At the same time, in the trade context, it is unlikely this decision will create a sea change empowering challenges to agency determinations that extend beyond commercial trade law to impact areas of national security law with a close nexus to trade. Given the imperative to prioritize national security, areas of law that aim to safeguard national security such as sanctions, export controls, and inbound/outbound investment controls are likely to be more insulated from the effects of this decision.

Federal Trade Commission

The Loper Bright decision may affect the work of the Federal Trade Commission (FTC) as well. The FTC is tasked with, among other statutes, enforcing the FTC Act. The FTC Act broadly prohibits “deceptive or unfair business practices” and “unfair methods of competition.” The former is generally thought to encompass consumer protection and the latter to encompass competition matters. Further, the FTC is permitted to “make rules and regulations for the purpose of carrying out the provisions of [the Act].” The FTC also is granted the authority to enforce certain specific consumer protection statutes such as the Wool Products Labeling Act and the Do-Not-Call Implementation Act. As a result of Loper Bright, more of the FTC’s rules promulgated under the FTC Act may be successfully challenged.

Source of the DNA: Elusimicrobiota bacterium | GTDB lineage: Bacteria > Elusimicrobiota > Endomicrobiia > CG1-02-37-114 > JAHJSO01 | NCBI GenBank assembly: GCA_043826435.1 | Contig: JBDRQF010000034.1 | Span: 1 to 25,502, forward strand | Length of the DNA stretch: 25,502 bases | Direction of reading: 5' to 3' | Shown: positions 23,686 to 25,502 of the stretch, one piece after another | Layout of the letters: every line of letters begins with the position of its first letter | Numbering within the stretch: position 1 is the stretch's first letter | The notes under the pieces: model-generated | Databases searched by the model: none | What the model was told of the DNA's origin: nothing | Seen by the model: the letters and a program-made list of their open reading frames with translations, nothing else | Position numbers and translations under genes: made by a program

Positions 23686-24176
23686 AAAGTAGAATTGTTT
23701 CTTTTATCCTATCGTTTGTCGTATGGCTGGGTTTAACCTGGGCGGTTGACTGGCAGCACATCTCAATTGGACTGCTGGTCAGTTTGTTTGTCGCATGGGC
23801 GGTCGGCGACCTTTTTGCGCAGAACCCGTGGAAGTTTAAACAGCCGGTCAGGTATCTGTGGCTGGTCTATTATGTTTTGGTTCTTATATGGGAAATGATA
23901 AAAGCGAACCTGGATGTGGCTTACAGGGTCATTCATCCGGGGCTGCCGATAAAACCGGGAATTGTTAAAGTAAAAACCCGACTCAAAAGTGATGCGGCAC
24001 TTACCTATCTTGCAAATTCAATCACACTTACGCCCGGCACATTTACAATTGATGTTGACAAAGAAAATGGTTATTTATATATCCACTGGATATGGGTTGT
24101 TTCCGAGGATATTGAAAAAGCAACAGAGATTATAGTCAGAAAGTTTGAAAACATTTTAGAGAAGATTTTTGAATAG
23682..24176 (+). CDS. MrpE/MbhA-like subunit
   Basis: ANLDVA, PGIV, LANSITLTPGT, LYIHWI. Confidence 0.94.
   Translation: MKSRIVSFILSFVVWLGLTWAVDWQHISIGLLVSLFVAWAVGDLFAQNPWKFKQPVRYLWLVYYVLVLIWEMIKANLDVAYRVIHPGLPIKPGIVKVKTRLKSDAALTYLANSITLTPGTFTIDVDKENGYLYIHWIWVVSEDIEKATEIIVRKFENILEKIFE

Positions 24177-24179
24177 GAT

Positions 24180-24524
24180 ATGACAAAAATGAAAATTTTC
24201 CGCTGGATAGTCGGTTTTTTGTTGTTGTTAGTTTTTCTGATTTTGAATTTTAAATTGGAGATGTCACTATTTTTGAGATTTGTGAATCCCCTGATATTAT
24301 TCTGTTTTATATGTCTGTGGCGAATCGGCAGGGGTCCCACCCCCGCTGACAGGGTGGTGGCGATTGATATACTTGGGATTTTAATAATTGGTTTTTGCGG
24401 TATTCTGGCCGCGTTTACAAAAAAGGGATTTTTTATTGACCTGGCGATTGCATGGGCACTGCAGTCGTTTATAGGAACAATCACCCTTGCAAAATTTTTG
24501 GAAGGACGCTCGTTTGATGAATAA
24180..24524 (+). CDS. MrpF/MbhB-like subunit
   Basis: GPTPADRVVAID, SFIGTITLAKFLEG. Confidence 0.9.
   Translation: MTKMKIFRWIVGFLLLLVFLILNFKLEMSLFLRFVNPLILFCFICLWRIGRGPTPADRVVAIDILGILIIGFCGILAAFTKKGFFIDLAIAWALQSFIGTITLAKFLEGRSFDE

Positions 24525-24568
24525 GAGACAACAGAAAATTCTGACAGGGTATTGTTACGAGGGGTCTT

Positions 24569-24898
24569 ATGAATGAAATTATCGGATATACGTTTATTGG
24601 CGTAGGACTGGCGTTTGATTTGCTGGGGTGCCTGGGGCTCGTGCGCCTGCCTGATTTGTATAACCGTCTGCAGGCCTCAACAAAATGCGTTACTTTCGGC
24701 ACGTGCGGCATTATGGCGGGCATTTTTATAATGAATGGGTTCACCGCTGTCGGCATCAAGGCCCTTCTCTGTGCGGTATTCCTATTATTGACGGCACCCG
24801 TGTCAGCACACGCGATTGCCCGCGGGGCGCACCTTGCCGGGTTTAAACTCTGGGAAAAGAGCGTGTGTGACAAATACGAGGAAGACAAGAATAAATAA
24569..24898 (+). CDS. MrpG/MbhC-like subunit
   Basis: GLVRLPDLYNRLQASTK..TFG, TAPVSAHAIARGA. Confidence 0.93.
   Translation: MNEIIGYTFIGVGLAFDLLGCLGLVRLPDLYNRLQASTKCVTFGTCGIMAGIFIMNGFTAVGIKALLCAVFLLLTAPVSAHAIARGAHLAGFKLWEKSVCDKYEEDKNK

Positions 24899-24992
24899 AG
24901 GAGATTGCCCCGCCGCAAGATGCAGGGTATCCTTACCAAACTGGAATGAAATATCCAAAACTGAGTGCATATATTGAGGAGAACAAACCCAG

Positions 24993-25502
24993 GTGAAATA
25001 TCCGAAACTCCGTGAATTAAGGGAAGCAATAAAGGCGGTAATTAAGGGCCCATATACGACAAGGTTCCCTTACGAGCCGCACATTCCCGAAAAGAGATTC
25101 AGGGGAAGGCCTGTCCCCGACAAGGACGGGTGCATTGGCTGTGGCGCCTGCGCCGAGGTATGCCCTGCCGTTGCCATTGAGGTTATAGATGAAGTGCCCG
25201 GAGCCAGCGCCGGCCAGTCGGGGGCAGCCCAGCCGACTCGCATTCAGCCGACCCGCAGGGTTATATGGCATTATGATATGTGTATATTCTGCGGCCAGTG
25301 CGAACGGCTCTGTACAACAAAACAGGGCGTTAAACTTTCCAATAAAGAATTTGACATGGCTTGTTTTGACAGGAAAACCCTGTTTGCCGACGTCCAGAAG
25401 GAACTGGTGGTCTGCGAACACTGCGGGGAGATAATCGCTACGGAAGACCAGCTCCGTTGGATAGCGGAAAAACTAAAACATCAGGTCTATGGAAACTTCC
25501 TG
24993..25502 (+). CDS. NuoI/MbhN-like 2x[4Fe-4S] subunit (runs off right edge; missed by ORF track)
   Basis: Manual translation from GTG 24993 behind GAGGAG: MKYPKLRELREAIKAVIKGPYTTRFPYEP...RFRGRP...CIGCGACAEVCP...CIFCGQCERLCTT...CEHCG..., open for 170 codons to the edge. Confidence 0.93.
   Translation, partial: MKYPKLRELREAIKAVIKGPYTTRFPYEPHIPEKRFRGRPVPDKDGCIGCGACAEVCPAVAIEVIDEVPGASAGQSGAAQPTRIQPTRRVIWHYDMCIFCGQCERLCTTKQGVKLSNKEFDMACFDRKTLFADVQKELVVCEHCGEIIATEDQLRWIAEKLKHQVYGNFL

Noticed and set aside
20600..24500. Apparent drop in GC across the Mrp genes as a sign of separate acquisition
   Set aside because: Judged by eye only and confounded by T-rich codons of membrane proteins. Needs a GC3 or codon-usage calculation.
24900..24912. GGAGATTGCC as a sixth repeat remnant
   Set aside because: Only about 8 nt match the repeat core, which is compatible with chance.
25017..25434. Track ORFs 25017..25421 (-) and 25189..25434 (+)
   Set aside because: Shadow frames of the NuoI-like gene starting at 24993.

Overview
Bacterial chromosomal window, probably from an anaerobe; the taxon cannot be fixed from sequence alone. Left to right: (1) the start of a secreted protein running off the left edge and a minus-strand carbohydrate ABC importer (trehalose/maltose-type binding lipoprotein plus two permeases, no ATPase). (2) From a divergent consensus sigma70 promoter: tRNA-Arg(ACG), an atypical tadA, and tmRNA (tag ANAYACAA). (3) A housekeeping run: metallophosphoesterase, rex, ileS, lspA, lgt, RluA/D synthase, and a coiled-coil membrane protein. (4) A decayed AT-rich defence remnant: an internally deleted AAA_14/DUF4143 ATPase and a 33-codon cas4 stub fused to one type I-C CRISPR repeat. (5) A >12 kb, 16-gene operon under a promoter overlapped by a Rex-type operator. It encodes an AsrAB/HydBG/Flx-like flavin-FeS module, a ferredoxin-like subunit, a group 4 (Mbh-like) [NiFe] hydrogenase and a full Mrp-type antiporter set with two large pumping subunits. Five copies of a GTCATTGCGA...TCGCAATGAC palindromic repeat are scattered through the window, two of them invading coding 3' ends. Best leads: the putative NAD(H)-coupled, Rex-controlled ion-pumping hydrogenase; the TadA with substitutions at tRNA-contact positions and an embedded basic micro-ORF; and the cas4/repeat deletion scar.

Historically, there were relatively few FTC rules where the FTC, or a court, invoked Chevron to uphold the Agency’s interpretation of a statute. There has only been one competition-related case, in 2015, challenging an FTC rule where the court used Chevron to analyze the validity of the rule requiring pharmaceutical companies to file patent transfers under the HSR Act (not the FTC Act). The court ruled in favor of the FTC. Other cases relating to consumer protection rules used Chevron both to find that the FTC’s interpretation was reasonable, and therefore entitled to deference, and, albeit in fewer instances, not reasonable and not entitled to deference.